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Written by: host
3/4/2014 2:06 PM 

There was an occasion when Jesus was asked this very simple question – who is my neighbour? Sadly, it wasn’t asked because the questioner wanted to find out more about how to help people. Rather it was asked in the context of testing to see what Jesus understood about the law.

It was an opportunity for an expert in the law to try to catch Jesus out and potentially discredit him. Jesus, aware of the trap, turned the tables and gave us perhaps the best known of all the parables, that of the Good Samaritan. After telling the tale of a man left for dead by robbers, ignored by two of his own countrymen and finally rescued by a member of an “enemy” race, Jesus throws the question back at the expert and asks him, “Which of these three do you think was a neighbour to the man who fell into the hands of robbers?” The expert is forced to give an answer that must have exposed more than he wanted to acknowledge. He simply said, “The one who had mercy on him.” In all likelihood, he couldn’t even bring himself to saying the word “Samaritan”, such was the loathing for the people of Samaria. Jesus finishes his lesson to the expert by telling him, “Go and do likewise.” You can read the full story in Luke 10: 25 – 37.

This parable is no less meaningful in our day, nor is the question, who is my neighbour? Living in a world where we can be simultaneously connected to a multitude of people via the web while isolated from meaningful relationships and community networks, Christians need to be continually finding ways of “loving their neighbours”. Here is where ANGLICARE’s work with parishes is so vitally important. It is encouraging to hear of the innovative work that many parishes are undertaking to reach into their communities, providing real help to marginalised groups who are often forgotten or ignored by large sectors of our society.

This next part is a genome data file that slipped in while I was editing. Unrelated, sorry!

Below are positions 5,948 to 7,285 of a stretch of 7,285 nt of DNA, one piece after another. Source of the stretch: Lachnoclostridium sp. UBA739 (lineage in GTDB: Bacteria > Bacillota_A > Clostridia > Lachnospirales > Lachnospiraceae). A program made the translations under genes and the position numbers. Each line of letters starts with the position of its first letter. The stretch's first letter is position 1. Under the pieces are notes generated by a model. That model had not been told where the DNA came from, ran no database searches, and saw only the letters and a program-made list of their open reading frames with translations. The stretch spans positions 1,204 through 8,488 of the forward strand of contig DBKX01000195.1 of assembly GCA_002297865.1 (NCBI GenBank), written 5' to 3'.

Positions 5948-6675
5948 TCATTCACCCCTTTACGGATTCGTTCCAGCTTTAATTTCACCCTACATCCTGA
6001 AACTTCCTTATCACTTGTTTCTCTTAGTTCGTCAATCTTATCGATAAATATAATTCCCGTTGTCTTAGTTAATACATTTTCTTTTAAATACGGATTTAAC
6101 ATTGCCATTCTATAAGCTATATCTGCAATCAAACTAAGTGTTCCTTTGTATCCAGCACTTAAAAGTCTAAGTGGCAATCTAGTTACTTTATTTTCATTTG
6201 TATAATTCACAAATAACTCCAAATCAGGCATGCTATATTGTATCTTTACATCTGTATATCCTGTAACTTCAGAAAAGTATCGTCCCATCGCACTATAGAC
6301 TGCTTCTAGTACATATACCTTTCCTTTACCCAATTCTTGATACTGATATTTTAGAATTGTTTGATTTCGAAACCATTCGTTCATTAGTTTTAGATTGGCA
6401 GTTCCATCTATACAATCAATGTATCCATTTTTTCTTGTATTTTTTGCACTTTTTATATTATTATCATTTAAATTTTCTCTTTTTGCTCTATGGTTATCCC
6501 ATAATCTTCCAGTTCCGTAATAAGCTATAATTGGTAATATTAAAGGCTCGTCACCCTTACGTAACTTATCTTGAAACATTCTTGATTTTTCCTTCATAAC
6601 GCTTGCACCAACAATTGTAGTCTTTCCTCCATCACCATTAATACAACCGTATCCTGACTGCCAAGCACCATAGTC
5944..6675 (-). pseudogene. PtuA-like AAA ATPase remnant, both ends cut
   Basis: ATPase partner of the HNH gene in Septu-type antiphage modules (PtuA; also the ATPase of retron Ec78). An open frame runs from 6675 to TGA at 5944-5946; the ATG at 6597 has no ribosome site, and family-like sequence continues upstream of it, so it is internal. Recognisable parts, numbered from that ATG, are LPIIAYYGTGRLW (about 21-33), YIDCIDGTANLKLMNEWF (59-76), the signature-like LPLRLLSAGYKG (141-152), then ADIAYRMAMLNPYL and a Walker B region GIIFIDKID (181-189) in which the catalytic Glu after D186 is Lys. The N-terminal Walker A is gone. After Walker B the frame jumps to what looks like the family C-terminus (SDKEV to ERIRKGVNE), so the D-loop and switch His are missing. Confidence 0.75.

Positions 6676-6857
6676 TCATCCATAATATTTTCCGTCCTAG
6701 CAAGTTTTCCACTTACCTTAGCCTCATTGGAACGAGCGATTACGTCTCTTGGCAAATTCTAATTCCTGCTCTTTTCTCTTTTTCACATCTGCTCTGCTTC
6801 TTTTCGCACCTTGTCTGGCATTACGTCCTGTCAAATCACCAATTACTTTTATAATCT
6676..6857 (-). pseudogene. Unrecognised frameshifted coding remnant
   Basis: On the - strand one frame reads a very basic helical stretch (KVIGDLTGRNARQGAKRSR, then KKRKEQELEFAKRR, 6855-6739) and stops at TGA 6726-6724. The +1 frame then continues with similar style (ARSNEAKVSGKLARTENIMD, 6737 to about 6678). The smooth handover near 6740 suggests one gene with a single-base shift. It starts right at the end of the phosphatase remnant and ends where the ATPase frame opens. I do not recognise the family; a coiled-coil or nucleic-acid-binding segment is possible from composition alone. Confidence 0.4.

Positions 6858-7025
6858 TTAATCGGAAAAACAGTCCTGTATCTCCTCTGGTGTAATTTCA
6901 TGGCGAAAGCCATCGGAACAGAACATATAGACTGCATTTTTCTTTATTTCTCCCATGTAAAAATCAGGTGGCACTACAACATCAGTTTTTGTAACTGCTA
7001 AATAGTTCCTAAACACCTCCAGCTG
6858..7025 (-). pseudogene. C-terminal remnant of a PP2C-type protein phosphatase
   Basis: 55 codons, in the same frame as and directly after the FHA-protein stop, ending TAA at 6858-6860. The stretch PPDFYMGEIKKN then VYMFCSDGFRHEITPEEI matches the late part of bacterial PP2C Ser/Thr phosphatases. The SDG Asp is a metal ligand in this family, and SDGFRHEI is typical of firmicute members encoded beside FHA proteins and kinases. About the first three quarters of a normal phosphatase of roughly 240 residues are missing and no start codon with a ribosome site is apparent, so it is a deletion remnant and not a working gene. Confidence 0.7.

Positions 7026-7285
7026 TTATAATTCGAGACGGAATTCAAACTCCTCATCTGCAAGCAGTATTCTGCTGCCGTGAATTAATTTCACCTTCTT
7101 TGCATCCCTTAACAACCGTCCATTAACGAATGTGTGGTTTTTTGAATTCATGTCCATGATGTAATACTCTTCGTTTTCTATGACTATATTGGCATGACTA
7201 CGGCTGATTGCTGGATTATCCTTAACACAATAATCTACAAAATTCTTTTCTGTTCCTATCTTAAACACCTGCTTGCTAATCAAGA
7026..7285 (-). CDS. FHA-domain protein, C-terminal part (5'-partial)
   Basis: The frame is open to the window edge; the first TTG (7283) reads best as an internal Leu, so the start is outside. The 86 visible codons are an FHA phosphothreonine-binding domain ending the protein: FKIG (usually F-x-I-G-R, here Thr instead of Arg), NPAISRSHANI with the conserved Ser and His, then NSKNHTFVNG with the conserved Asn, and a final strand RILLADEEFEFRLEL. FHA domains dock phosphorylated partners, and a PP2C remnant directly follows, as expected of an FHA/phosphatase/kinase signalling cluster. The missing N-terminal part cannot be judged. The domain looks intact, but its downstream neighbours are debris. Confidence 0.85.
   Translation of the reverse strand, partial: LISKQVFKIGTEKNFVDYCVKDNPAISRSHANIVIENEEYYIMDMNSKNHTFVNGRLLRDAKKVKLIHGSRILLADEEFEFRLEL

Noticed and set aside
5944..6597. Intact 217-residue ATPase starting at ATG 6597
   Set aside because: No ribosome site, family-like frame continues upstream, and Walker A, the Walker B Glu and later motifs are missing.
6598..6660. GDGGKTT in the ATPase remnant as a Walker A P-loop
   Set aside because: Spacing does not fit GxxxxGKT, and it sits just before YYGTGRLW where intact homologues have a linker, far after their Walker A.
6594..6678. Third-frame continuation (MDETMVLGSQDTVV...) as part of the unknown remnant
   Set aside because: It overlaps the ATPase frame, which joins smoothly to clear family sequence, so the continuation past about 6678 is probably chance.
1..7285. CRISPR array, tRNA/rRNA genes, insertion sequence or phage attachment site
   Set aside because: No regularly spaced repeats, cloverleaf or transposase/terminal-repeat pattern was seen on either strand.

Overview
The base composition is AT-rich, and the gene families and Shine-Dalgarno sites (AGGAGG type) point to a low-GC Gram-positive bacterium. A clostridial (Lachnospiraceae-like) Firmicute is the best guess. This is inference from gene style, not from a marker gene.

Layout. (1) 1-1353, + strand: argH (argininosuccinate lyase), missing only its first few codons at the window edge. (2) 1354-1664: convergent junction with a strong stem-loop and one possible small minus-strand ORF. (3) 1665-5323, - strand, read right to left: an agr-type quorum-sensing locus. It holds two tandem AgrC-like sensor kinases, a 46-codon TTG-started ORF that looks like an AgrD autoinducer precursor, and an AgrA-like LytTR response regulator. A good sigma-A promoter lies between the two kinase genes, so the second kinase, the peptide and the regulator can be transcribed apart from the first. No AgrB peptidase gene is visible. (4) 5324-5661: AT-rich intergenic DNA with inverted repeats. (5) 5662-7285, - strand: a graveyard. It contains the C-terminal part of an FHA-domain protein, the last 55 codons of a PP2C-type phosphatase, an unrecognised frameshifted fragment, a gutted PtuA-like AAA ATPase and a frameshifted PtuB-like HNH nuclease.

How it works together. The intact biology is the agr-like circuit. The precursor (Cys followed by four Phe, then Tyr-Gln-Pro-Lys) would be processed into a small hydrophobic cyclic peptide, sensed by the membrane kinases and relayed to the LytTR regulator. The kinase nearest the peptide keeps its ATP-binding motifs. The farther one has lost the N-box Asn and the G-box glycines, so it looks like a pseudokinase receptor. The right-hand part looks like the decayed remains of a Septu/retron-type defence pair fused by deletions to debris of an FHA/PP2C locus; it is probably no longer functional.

People such as migrants and refugees are often the most vulnerable in our society and therefore need special attention so that they can settle into a new and oftentimes cold world. A simple act of loving our “non-english speaking” neighbours makes Jesus’ instruction as real and lively as it was when he first came into this world.

This is only one example. So perhaps we should be praying that God would give us a fresh understanding of what it means to love our neighbours each day.

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